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Fig. 1 - Melting at the top land of a diesel pist...
Fig. 2 - Melted piston crown at a diesel piston
Causes of Melted Piston Top and Ring Land on Diesel Engines
Engine damage resulting in melted piston tops and ring lands may be found in several stages outlined in this bulletin, ranging from light damage at the piston to catastrophic engine failure.
Signs of melted piston or ring land damage include:
Erosion at the piston crown is visible.
Melted areas can be seen at the piston crown (Fig. 1) right up to a completely melted off top of the piston (Fig. 2).
In extreme cases, there are seizure marks all along and around the piston. There is a hole in the piston.
This damage is attributed to the thermal overload of the piston. There are two causes for this.
Abnormal combustion can be diagnosed via the following features:
The bowl edge has been “gnawed off.”
The injection nozzles display a poor spray pattern.
The injection pressure and the delivery rate of the injection nozzles are set incorrectly.
The top land shows seizure marks in the piston pin axis.
An abnormal combustion can be caused by a number of factors such as if the air-fuel mixture in the combustion chamber is too rich. This can be the result of the following:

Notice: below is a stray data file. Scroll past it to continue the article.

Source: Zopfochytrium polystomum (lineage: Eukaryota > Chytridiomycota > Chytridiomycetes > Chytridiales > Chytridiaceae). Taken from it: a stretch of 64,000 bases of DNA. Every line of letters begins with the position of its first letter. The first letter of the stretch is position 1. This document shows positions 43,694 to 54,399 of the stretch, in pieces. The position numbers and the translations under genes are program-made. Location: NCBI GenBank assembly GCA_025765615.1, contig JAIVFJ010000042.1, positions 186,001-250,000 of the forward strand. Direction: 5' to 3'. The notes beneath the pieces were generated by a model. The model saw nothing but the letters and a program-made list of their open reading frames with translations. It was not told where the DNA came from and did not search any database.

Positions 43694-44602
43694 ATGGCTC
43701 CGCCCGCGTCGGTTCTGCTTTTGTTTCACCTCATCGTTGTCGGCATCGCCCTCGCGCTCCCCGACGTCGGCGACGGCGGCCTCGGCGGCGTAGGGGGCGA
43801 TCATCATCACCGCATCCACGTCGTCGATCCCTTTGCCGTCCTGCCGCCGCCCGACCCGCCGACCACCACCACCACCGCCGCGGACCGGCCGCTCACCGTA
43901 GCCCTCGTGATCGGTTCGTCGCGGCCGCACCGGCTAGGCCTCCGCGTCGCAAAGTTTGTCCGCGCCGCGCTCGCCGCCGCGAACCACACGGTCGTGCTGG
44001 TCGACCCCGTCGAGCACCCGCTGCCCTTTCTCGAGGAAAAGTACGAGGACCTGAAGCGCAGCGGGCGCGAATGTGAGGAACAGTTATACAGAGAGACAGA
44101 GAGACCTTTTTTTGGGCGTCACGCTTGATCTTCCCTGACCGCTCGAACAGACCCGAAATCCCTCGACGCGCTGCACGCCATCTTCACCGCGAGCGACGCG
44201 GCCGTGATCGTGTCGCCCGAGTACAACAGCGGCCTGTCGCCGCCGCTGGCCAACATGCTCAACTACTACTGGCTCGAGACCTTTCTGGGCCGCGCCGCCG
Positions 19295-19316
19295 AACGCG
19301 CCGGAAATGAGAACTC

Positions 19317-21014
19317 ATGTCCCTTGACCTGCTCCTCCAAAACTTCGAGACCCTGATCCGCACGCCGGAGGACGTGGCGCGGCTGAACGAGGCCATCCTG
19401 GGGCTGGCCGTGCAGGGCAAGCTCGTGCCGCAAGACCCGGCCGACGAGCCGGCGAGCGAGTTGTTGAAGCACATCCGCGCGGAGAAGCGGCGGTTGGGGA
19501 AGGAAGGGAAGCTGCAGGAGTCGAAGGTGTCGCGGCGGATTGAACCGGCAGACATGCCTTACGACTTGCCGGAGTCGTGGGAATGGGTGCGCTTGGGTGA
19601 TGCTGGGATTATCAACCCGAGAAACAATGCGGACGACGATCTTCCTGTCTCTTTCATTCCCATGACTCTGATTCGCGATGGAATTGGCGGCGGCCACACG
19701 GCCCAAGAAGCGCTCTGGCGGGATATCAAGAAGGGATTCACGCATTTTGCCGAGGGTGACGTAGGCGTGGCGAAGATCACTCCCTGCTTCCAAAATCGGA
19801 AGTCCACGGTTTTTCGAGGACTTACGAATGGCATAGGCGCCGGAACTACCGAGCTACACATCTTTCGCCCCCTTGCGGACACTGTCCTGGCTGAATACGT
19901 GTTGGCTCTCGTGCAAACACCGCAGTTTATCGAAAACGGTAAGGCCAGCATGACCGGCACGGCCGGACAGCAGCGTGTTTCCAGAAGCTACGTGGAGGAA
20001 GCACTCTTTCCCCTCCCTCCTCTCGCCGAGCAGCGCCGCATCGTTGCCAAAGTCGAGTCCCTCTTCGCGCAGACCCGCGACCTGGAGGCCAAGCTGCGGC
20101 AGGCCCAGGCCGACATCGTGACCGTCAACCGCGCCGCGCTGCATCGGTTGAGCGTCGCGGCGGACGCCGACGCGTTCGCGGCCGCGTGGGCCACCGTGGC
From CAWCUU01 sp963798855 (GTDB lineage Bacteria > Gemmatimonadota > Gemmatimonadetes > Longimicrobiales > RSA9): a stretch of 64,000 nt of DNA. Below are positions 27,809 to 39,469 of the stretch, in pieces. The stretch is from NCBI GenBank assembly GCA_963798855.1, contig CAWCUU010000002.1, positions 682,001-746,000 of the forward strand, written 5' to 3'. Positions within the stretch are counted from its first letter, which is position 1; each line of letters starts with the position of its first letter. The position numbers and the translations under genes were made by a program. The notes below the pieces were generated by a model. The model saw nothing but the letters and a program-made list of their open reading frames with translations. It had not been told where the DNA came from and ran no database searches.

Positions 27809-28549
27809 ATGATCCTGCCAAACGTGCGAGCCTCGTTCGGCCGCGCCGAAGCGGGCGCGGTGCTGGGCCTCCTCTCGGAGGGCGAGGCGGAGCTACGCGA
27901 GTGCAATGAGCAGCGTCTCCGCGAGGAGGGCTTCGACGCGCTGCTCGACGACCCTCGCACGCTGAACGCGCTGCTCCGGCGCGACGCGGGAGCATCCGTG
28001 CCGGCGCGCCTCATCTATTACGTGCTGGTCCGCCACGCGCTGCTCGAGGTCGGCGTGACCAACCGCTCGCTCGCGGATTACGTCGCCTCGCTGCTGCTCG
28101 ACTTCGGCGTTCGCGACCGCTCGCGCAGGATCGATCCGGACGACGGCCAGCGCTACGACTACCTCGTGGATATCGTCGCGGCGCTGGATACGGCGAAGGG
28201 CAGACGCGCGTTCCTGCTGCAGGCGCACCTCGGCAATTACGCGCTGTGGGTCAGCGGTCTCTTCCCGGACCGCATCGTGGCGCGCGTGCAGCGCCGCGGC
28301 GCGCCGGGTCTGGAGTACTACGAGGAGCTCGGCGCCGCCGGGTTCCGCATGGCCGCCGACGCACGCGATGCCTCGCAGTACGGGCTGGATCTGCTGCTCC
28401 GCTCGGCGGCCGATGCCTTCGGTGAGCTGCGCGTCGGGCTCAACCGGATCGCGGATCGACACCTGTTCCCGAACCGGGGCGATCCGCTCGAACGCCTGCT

The air supply is reduced, e.g. the air filter is clogged.
The fuel delivery is set incorrectly.
The start of fuel delivery is set incorrectly.
The nozzle needle is either wedged or stiff.
The exhaust gas system is clogged.
There is ignition delay and misfiring, which may be caused by:
The incorrect fuel or fuel with an insufficient cetane rating is being used, or there is gasoline in the diesel.
The valves are leaky, resulting in compression loss.
The protrusion is too small (i.e., there is insufficient compression).
The air pre-warming is defective (especially for very low ambient temperatures).
Overheating of the piston crown can be identified via the following features:
The combustion bowl is not damaged.
An excellent spray pattern can be observed at the top of the piston.
The excessive temperature level of the piston crown can be caused by:
The cooling oil nozzle is either bent, has become detached or has not been assembled (assembly error).
The time between oil changes is too long. In this case, there is a risk of polymerization of the engine oil, especially when using biofuels, such as rapeseed and soybean oil, which can result in the cooling oil nozzles being clogged.
Contamination, such as gasket residue, etc., prevents the required circulation in the oil circuit.
Set the injection amount and timing according to the manufacturer’s specifications.
Check the injection nozzles for any leaks, the injection pressure and the spray pattern.
Pay attention to correct alignment when assembling the cooling oil nozzles.
Thoroughly clean the oil channels in the engine block, the crankshaft and the cylinder head.
Make sure the pressure-regulating valve is functioning correctly.
Ensure that the time between oil changes is much shorter when running the engine on biofuels.
Tech Tip courtesy of MAHLE Clevite